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- Theoretic Apothekitty
- Posts: 590
- Joined: Mon Feb 22, 2016 4:09 pm
- AKA: Ron
- Location: Eagle, Idaho
Thanks Art. I wished we could have heard the answer to the anti-matter question at the end.
Listening to his thoughts on consciousness, I could imagine our thoughts exist at the interface between our future selves and our past. Our brain has developed a method for memory, but could it also sense what will be? Like the way anti-matter is thought to interact with matter - moving backwards in time. I was hoping holometers might intuit a clue. Probably not but it seems a promising step forward.
Hypothesizing that our thinking gray matter works because of a stable moment between the past and future, might we sense our holographic 3D universe because of momentum initiated 13.8 billion years ago and the nano-seconds it takes to generate consciousness? Most, probably couldn’t stand to think that’s why a modern hominid’s brain evolved on top and its cortex on the outside.
Curious if we exist and think because anti-matter was ever so slightly older. I do believe Carl would want us to keep dreaming.
Freddy's Felicity "Only ascertain as a cat box survivor"
- Vacationer at Tralfamadore
- Posts: 16548
- Joined: Mon Jan 21, 2008 1:57 pm
- Location: Alexandria, Virginia
- Yes... the riddle of the Sphinx Head.
Sphinx Head was founded on October 11, 1890 by a group of ten men from the senior class. The New York Times referred to Sphinx Head as "a secret senior society of the nature of Skull and Bones", a senior honor society at Yale University of which Andrew Dickson White, Cornell University's co-founder and first president, was a member. White encouraged the formation of a secret society system on the Cornell campus.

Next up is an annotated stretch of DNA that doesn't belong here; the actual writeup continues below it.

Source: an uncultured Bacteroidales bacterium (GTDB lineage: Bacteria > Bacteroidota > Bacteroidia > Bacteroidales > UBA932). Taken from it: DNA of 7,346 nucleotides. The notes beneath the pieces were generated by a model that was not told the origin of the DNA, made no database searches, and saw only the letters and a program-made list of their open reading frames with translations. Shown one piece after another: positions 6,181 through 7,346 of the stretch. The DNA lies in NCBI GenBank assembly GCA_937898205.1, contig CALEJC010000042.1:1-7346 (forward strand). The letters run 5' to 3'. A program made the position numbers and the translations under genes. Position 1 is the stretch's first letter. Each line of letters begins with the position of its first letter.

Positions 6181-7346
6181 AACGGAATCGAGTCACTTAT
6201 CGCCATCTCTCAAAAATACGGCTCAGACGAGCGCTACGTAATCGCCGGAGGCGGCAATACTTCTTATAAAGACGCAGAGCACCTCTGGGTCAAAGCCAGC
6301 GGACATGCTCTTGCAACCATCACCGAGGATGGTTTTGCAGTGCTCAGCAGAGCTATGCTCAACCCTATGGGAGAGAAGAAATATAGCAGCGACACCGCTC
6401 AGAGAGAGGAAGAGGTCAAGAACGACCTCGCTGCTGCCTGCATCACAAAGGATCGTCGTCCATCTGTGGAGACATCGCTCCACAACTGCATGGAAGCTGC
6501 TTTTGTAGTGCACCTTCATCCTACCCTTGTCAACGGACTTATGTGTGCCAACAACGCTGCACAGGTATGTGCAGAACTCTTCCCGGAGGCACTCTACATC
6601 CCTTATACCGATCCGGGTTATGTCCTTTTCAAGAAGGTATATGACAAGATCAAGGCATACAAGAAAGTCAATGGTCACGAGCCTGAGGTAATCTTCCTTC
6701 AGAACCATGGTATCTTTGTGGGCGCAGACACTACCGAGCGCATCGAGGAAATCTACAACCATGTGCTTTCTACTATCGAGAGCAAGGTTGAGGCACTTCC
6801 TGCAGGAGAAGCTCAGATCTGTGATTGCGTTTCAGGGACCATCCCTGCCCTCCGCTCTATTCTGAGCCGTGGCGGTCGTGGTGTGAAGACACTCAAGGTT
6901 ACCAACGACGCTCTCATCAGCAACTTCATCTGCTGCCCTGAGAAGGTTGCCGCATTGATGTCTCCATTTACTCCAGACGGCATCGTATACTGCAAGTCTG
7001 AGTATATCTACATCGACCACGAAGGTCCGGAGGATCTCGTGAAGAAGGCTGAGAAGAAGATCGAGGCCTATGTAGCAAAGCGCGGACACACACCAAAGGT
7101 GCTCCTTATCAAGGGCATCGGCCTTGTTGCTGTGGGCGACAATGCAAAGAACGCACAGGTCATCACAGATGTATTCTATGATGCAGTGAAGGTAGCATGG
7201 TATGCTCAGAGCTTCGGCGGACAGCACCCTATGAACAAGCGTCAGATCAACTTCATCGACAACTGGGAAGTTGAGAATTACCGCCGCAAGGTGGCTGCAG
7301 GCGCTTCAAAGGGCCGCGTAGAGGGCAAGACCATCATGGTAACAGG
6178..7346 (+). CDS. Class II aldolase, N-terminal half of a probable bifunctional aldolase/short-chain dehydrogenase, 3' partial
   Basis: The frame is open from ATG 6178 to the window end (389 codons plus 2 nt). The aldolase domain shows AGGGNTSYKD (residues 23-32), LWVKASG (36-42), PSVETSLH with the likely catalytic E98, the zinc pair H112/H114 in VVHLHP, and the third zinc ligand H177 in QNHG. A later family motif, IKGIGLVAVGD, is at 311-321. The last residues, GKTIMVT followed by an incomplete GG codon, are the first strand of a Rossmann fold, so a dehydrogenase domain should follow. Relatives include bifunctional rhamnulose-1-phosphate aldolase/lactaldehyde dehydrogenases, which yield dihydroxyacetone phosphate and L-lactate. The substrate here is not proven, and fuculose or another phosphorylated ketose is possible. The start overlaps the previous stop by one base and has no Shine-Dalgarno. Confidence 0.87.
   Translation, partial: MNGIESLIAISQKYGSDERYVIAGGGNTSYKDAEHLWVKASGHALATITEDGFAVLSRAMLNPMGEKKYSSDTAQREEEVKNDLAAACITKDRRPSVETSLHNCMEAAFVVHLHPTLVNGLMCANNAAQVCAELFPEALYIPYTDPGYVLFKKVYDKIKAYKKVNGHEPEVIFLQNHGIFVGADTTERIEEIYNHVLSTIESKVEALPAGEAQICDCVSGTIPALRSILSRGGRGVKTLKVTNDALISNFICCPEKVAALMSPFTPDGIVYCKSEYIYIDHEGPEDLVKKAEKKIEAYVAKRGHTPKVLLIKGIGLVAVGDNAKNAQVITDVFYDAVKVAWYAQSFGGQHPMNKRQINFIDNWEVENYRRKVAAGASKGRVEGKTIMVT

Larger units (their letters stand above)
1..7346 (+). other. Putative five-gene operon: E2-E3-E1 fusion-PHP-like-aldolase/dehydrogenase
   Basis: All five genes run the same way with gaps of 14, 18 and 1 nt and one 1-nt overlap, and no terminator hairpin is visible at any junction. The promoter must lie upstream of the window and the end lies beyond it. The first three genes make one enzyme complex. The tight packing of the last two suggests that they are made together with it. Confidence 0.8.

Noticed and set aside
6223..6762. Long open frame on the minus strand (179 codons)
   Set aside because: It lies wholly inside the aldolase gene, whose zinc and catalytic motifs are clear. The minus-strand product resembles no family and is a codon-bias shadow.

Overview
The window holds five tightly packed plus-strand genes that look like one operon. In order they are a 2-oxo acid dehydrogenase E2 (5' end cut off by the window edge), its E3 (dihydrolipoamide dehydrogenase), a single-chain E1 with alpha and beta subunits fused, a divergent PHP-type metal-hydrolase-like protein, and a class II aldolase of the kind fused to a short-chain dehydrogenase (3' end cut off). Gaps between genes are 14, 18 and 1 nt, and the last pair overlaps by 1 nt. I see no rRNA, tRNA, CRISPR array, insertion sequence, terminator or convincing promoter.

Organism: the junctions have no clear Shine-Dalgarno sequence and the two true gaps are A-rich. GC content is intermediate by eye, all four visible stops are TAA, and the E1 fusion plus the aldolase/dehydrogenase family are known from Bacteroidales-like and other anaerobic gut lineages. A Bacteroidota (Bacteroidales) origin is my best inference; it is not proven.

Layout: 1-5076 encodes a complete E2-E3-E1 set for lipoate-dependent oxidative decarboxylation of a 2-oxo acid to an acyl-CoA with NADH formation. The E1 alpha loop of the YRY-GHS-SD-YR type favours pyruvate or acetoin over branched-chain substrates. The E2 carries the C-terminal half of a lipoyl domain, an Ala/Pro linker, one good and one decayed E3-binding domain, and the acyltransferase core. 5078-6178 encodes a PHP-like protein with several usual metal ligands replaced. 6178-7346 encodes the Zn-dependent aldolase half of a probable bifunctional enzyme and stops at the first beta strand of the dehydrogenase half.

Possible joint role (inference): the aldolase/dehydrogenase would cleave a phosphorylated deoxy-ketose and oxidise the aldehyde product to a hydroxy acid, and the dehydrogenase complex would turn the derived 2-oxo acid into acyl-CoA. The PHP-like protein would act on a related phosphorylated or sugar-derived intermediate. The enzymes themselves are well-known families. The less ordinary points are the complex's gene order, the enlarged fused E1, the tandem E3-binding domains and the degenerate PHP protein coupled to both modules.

In 1926, the society built a clubhouse for itself designed to resemble an Egyptian tomb perched halfway down the cliff on the Fall Creek gorge. It sold the building in 1969, and it eventually became the home and office of astronomer Carl Sagan.
Sphinx Head has "retained an aura of mystery throughout its history on campus", holding some "closely guarded secrets and traditions."
Although membership in Sphinx Head is public, the proceedings of the Society remain concealed. Since founding the Society, Sphinx Head members have been responsible for starting many long-standing Cornell University traditions such as the annual Dragon Day celebration, the use of "The Big Red" to describe Cornell athletics, as well as Spring Fest, the precursor to the current Slope Day celebration.
Members of Sphinx Head have held many prominent positions within Cornell University serving as presidents, provosts, deans, directors of athletics, Cornell Council members, trustees and chairpersons of the board of trustees. More than one-third of the presidents of the Cornell University Alumni Association have been members and twenty percent of the chairpersons of the Cornell University Board of Trustees have been affiliated with the Society. Numerous members are also profiled in The "100 Most Notable Cornellians".>>
<<George Joseph Hecht (November 1, 1895 – *April 23*, 1980) was the owner of FAO Schwarz and the founder & publisher of Humpty Dumpty magazine. Hecht was born in New York City in 1895 in a home that once stood on the site of Radio City. He graduated from Cornell University in 1917 and was later named one of the "100 Most Notable Cornellians" in 2003.>>
<<Humpty Dumpty is a bimonthly American magazine for children 2 to 6 years old. Having been continuously produced for more than 65 years, it is one of the oldest American magazines for kids. Humpty Dumpty offers a variety of exciting and challenging puzzles and games, which promote problem-solving and independent thinking. Mathematics and science writer *Martin Gardner* was a contributing editor to Humpty Dumpty for eight years in the 1950s, creating the activity features and writing short stories about the adventures of Humpty Dumpty, Jr., as well as poems of moral advice.>>